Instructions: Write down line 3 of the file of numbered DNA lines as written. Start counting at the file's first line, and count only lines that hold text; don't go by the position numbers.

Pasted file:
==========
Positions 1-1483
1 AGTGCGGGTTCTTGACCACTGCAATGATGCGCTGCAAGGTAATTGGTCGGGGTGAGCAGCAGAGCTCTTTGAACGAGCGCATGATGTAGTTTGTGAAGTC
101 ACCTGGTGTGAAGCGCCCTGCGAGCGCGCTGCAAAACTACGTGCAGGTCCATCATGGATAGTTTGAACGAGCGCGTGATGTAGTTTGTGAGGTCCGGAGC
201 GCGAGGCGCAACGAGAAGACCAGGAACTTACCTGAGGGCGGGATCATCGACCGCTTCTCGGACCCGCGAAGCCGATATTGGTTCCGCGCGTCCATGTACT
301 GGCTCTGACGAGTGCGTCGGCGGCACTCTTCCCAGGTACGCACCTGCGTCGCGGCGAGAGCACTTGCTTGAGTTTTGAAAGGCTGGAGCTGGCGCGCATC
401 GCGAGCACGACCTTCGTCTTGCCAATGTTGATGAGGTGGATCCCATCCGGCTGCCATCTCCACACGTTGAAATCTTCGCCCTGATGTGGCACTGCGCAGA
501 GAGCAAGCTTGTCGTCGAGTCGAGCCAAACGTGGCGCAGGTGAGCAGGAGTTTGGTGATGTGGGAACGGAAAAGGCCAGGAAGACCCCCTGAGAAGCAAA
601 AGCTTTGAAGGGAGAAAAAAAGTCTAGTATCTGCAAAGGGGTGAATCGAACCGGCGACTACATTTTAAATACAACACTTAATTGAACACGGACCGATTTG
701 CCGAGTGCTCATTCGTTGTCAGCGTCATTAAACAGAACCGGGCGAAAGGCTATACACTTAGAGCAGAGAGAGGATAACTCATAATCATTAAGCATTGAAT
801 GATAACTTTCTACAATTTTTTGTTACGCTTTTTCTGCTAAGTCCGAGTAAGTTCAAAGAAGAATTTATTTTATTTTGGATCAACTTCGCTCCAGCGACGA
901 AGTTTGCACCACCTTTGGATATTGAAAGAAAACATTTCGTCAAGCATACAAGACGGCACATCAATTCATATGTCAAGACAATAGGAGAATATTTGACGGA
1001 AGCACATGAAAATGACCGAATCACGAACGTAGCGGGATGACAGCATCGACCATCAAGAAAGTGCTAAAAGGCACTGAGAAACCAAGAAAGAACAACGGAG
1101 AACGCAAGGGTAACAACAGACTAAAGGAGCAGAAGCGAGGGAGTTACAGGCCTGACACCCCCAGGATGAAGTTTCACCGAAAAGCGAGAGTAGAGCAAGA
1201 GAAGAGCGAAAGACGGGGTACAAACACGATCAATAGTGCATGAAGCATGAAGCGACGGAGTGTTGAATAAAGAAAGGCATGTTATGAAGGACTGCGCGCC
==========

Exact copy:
101 ACCTGGTGTGAAGCGCCCTGCGAGCGCGCTGCAAAACTACGTGCAGGTCCATCATGGATAGTTTGAACGAGCGCGTGATGTAGTTTGTGAGGTCCGGAGC